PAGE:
Mains Q & A 26 May 2023
Q1. The criminal justice system requires extensive improvements to ensure efficient application of the law, uphold accountability, have a well-trained personnel, and swift case resolution. Comment. (250 Words)
The term “criminal justice system” refers to the governmental entities tasked with upholding the law, deciding on criminal cases, and punishing offenders. According to legend, Lord Thomas Babington Macaulay was the main force behind the formulation of India’s penal laws. The Indian Evidence Act, 1872, the Code of Criminal Procedure, 1973, and other laws govern criminal law in India.
Reforms are required:
Cases that are Pending: According to the Economic Survey 2018–19, there are currently over 3.5 crore cases that are pending in the legal system, particularly in district and subordinate courts. This gives reality to the proverb “Justice Delayed Is Justice Denied.”
Huge Undertrials: India has one of the highest numbers of convicts awaiting trial worldwide.
According to NCRB -jail Statistics India (2015), undertrial inmates make up 67.2% of the overall jail population in our country.
Investigation: A significant barrier to the swift and open administration of justice is corruption, a heavy workload, and police accountability.
Inefficiency: The criminal justice system was established to defend the rights of the innocent and punish the wicked, but in modern times, it has evolved into a tool for the harassment of regular citizens.
According to the Malimath Committee report, the current system “weighed in favour of the accused and did not adequately focus on justice to the victims of crime.”
Penal code: The current societal, economic, and other changes should be incorporated into the penal law. The Penal Code is broken down into different codes that include social offences, correctional offences, economic offences, and an Indian penal code (which deals with offences that need a sentence of at least 10 years).
Police procedures: Institutional reform that includes thorough criminal investigations, technology-enabled judicial system rationalisation, and a strict restriction on appeals.
Reform was mandated by the Supreme Court in Prakash Singh v. Union of India.
Seven binding orders that would help reform get started were given to the states and union territories.
Victim-centered: In order to guarantee that the victims receive justice, the system should be victim-centered. To guarantee that they do not lose faith in the system, the victim should have an opportunity to present his case, and trials must be finished quickly.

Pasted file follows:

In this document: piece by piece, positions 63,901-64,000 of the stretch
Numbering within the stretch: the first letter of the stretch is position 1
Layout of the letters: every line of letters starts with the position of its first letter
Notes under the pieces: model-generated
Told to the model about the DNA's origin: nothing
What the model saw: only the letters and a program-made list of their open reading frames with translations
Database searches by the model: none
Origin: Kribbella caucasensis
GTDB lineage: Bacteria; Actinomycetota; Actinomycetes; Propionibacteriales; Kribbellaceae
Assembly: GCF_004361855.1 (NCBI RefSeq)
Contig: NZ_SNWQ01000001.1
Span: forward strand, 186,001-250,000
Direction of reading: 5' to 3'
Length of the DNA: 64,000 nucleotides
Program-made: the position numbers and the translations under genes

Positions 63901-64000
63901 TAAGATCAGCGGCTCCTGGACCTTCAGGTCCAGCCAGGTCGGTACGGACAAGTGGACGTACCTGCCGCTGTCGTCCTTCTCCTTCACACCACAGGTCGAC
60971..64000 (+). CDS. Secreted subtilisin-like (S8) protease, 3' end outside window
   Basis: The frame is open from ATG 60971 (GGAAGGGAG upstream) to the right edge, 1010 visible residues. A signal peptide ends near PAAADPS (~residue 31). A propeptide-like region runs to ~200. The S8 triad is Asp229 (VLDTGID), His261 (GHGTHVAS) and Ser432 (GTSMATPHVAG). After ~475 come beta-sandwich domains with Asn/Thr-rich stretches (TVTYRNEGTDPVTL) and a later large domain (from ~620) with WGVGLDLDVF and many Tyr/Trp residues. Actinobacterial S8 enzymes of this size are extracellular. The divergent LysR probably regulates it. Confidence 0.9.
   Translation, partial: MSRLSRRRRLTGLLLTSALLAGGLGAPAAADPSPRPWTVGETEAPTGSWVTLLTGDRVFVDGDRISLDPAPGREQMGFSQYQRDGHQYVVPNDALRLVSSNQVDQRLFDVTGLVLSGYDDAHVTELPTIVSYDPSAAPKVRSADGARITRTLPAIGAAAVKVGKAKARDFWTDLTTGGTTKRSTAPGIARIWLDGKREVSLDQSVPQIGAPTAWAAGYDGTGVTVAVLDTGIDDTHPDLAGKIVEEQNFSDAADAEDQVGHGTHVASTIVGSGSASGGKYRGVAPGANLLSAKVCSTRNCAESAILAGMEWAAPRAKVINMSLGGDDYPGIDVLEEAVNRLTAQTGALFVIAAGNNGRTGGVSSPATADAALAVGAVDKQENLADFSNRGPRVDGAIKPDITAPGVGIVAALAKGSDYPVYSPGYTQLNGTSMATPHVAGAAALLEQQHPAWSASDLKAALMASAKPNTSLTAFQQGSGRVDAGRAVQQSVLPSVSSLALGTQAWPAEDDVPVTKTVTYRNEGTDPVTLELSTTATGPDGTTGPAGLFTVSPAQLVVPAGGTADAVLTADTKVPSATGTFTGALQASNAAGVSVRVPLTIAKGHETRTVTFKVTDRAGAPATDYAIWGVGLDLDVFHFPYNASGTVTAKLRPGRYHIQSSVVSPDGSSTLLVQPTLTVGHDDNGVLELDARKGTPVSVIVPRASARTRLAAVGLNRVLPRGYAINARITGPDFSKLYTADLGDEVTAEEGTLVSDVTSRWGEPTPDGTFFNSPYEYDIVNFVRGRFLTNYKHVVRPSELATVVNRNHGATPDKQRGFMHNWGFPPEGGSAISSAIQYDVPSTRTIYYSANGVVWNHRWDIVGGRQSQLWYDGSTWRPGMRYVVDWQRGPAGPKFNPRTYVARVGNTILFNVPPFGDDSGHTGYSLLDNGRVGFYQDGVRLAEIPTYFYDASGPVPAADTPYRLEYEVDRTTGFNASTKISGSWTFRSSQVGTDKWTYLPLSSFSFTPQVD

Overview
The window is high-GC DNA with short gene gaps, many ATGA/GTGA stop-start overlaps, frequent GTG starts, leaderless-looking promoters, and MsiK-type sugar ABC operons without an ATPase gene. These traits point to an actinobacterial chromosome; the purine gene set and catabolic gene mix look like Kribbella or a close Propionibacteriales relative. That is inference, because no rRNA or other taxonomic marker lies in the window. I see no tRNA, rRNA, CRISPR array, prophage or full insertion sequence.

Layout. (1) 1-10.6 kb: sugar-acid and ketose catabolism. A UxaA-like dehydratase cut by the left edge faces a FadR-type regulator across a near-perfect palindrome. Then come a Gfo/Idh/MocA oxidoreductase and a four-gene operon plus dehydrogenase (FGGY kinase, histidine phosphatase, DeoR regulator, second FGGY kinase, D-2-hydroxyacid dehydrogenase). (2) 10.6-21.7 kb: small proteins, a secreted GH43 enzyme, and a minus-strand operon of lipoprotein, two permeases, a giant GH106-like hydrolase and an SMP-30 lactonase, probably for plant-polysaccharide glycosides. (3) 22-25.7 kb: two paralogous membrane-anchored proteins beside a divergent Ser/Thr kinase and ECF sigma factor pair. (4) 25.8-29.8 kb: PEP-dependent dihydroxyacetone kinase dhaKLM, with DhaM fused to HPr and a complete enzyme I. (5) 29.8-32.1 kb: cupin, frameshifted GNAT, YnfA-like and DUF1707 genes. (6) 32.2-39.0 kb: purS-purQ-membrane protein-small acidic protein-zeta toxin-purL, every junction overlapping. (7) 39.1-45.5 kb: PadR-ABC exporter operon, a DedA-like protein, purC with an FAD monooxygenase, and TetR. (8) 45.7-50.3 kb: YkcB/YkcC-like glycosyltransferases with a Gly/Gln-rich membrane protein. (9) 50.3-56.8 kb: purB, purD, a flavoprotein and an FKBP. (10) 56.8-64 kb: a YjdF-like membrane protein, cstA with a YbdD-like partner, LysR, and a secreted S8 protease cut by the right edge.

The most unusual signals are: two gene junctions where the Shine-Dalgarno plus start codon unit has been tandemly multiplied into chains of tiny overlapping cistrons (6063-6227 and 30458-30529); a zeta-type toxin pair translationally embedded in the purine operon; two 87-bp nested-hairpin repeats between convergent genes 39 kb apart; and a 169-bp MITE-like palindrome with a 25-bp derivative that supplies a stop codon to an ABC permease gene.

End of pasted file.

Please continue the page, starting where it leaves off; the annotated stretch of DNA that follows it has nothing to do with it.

Maximising the victim’s sense of justice will need swift and transparent resolution of the issue of blame.
Another area where, if strengthened, victims are more likely to receive justice is witness protection.
Reforming the property-based bail system, providing appropriate legal assistance to eliminate the issue of undertrials, and improving jail conditions are all necessary. India must therefore modernise its antiquated system to include more effective procedures such as restorative justice, plea bargaining, etc. that will guarantee a more effective criminal justice system.
Numerous improvements that the Malimath Committee suggested must be put into action. The following are some of the Malimath committee’s key recommendations:
There is a need for extra judges to handle the enormous amount of open cases.
In order to deal with the appointment of judges to the higher courts and the amending of Article 124 to allow for the impeachment of judges, a National Judicial Commission was established.
creation of a distinct criminal division with judges with expertise in criminal law.
It is necessary to amend Article 20 (3) of the Constitution, which forbids forcing an accused person to testify against themselves.
The accused should be free to be questioned by the court in order to provide information, and if the accused declines to answer, the court should be allowed to infer negative information about him or her.
The assets seized from organised crimes should be included in the victim compensation fund, which should be established under the victim compensation statute.
The changes should be responsive to the demands of both law enforcement officials and the innocent as well as improving the efficiency of the criminal justice system. To bring about overall societal peace, our policymakers must prioritise reformative justice.
Q2. How important are cooperatives in India? List the factors that made the cooperative movement in India successful. (250 Words)
An autonomous group of people who have come together voluntarily to address their shared economic, social, and cultural needs and ambitions through a jointly owned and democratically controlled enterprise is known as a cooperative. The requirements of the members and the larger interests of the community balance the necessity for profitability.
The significance of cooperatives:
India is an agricultural nation that established the world’s largest cooperative movement.